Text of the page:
What sits on a pedestal, is cast in bronze, is the nation's latest monument to one of its heroes, and is the first bust of a black American to be placed in the U.S. Capitol?
The answer, of course, is the new sculpture of the Rev. Martin Luther King Jr., whose birthday we celebrate today: America's first federal holiday dedicated to a black American.
But beneath the monumental pride that many persons feel about the holiday and the sculpture, the question that is ringing from the hills of Anacostia to the staid homes on the Gold Coast is, "Why doesn't the bust look more like Martin Luther King Jr.?"
"Who is that masked man?" one black woman in her late thirties asked after viewing the bust from several angles.
I missed the ceremony Thursday when the bust was unveiled and placed in the Rotunda near the sculptures of George Washington and Thomas Jefferson. There, Sen. Charles McC. Mathias Jr. (R-Md.) noted that King was taking "his rightful place among the heroes of this nation."
Although several people questioned the bust's likeness to King, members of his family disagreed.
"It's a very good likeness," said his son Dexter. "It represents a kind of youthful aspect that is very important, especially in a society like ours where the youth really need positive role models."
To discover the truth for myself, I went to the Rotunda on Saturday. I had seen newspaper photographs, but they were not really helpful. I wanted to know if the Martin Luther King I had heard and seen in the '60s had been captured.
Some art critics would say that 20th century artists have lost the ability to make traditional sculpture, largely because of the advent of photography. Several contemporary likenesses, including the bust of John F. Kennedy in the Kennedy Center for the Performing Arts, have aroused the ire of people who feel that they do not sufficiently resemble their subjects. At the same time, television and film have made us demand accurate likenesses; our brains are wired to record images.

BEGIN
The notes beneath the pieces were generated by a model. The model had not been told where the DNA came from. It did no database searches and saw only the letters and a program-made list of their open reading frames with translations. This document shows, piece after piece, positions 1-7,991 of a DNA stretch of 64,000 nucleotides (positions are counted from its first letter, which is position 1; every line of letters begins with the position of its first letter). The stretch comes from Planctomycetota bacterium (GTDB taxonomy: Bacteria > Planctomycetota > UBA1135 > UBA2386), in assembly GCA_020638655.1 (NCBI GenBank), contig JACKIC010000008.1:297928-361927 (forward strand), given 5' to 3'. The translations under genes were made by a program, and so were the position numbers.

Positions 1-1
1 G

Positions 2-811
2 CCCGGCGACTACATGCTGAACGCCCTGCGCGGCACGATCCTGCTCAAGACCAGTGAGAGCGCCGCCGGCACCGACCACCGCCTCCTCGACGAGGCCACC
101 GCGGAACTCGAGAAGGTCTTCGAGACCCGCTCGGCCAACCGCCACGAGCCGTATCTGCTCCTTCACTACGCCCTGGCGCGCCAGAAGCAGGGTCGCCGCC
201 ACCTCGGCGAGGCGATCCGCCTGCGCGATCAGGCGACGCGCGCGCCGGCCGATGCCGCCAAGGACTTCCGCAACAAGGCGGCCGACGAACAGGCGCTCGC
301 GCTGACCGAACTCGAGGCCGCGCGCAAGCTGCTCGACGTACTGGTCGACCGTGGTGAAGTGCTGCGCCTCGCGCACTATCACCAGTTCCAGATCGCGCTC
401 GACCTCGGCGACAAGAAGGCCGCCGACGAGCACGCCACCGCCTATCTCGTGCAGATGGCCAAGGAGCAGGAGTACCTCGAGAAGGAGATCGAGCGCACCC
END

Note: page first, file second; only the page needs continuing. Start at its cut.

Moreover, in the case of King, he is so imbedded in the hearts of most Americans and people the world over that each of us has our own image of him. So creating a three-dimensional image that everybody likes is a nigh impossible order. Everyone has to respect the enormity of the task undertaken by John Wilson, professor of art at Boston University and a sculptor for many years.
As I approached the somber, brooding likeness of King as a young, pensive man with downcast eyes, I saw a red rose that had been placed at the base of the pedestal. In contrast to the marble sculptures that surrounded it, the cast bronze bust of King drew me like a magnet. I wanted to reach out and feel its smooth surface.
"It's not King," a woman nearby whispered.
Stepping back, I didn't agree. The nose, the mouth, the hair -- all were Martin Luther King, but they all together did not quite add up to the King in my mind. Because I remember King for his stirring words, his spiritual power and his personal magnetism, the lack of any gesture in the bust startled me. I think of the Winston Churchill statue with its V for victory sign and bulldog grimace and long for some drama or gesture to leap from the sculpture of Martin Luther King. Moreover, the eyes, with their abstract dreamy quality, give off the aura of an idealist. But, as the Rev. Jesse L. Jackson pointed out last week, King was no idealistic dreamer. Rather, in King's own words, he was a "drum major for justice."
Despite some disagreement with the artist's representation of King, people visiting the bust on Saturday felt immense pride, even reverence, for the nation's overdue honoring of King. "It's more reflective than I would like it," said William B. Carter of Northwest Washington, "but the bottom line is that I'm glad it's here."